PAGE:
The government’s policy development process has been open, it has been transparent, and we can hardly take the blame if people do not wake up when they have some issues with it. The committee’s report on the provision of the bills said that the submissions were very supportive of the bills’ intent—and, indeed, industry wants this. I intend, as far as I am capable of delivering this legislation in this place, to ensure that they have it.

In sum, we have an interest in proceeding with the legislation to reflect the industry’s stated desire to get on with it and to actually commence digital radio. The Australian radio industry have lobbied strongly for the introduction of digital radio because they want to take advantage of the opportunities and challenges. The opposition should get out of the way and let them have it, because they actually run the industry.

I have mentioned in my summing-up remarks the fact that we do acknowledge that technology evolves, and it is important that we continue to look at the best way to deliver it in other areas such as rural and regional Australia. We will continue to ensure that consideration is given to other technologies such as DRM. It may not be the best, but we will continue to look at what will be. It is not widely deployed, so we certainly do not want to go down the path of adopting something that might otherwise not be a commercial or, indeed, a proper solution.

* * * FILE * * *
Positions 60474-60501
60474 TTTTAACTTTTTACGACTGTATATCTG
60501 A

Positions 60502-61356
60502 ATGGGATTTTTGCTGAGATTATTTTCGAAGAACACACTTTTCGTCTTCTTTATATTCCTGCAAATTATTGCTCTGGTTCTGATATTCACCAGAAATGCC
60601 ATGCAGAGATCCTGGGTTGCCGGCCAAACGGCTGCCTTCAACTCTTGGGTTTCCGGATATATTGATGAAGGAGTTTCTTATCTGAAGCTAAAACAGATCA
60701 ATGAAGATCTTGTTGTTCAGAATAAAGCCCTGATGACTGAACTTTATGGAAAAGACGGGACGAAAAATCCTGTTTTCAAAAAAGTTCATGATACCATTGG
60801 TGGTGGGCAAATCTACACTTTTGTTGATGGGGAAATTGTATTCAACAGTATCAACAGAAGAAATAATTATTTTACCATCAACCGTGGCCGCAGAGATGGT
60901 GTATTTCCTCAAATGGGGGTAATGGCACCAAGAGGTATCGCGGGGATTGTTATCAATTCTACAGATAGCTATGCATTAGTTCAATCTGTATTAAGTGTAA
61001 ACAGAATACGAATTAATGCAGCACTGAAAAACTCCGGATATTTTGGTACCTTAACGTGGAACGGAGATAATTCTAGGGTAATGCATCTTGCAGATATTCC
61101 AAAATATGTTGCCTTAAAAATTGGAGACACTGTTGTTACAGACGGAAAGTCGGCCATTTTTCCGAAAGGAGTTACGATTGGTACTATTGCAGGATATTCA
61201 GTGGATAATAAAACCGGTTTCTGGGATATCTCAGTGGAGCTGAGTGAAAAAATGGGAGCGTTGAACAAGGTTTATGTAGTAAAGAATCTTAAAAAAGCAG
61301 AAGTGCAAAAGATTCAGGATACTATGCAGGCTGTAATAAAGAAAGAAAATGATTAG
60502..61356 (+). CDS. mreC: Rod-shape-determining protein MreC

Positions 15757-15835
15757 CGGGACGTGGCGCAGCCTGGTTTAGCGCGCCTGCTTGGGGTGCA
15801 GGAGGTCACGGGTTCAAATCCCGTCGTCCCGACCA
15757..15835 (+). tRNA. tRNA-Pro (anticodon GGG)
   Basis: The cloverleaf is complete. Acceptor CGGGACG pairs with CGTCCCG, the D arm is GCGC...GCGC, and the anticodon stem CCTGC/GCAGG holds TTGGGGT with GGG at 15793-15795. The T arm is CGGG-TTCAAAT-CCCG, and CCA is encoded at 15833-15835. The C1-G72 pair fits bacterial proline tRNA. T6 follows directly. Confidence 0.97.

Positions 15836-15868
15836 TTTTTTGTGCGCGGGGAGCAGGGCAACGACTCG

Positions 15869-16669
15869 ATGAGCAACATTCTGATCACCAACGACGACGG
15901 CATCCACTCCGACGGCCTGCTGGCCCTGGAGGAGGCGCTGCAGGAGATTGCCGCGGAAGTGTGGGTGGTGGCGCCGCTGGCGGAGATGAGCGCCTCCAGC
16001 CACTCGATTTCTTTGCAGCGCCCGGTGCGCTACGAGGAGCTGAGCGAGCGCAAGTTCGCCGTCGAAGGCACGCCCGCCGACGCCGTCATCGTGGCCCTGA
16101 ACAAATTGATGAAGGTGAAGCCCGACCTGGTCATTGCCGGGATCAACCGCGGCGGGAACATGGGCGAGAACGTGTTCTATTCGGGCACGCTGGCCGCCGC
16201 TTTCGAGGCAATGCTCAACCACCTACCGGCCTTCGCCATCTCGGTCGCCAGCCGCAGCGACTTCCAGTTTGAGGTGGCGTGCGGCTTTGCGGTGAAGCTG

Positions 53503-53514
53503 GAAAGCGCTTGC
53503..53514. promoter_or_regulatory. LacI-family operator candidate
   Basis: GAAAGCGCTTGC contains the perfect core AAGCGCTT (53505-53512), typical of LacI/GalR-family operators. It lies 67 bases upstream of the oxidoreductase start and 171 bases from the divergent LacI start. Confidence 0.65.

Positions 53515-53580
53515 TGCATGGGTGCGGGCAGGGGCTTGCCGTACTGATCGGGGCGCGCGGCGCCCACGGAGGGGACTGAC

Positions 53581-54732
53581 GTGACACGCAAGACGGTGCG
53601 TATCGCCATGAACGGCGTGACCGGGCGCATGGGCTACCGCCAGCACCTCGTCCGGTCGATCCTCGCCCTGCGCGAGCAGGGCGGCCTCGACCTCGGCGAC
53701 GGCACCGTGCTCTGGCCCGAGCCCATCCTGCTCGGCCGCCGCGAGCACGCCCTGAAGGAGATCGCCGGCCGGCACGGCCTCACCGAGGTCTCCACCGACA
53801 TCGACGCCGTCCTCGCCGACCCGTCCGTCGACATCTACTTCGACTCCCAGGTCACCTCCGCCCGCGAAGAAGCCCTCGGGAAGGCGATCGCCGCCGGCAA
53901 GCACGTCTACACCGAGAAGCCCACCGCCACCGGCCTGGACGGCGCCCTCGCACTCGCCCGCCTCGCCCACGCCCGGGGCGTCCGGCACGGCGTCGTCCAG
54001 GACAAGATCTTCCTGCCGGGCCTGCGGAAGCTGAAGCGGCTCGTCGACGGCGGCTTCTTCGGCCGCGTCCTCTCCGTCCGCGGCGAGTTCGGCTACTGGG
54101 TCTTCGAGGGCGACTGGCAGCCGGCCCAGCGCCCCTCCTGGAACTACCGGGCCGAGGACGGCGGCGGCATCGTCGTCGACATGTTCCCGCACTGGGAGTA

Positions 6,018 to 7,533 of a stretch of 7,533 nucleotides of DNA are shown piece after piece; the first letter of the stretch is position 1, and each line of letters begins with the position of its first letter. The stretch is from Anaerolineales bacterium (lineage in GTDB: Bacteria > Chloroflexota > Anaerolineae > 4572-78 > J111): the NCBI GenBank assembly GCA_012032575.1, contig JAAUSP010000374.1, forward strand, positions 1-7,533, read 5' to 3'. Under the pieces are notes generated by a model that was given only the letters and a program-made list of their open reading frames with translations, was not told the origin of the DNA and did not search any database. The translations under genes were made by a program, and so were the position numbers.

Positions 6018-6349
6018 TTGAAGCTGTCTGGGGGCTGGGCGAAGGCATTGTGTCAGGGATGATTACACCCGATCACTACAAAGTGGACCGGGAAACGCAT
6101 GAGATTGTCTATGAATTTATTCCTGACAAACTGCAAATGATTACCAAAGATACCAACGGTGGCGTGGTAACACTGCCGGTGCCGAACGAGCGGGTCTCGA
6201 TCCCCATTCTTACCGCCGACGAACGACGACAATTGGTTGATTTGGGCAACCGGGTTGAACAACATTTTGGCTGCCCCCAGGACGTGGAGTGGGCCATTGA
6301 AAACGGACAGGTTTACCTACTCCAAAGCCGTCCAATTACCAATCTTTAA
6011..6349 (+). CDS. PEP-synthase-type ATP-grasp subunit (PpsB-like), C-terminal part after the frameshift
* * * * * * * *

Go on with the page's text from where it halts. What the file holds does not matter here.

This legislation, as I have said, provides for a statutory review, and we will keep it closely under review. It is the intention of this government that digital radio will be available throughout Australia, and we will do it in a measured and a considered way that will allow the industry to adopt the technology that best suits them and certainly to deliver the services that will help to meet the needs of Australians regardless of where they live.

Question negatived.

Original question agreed to.

Bills read a second time.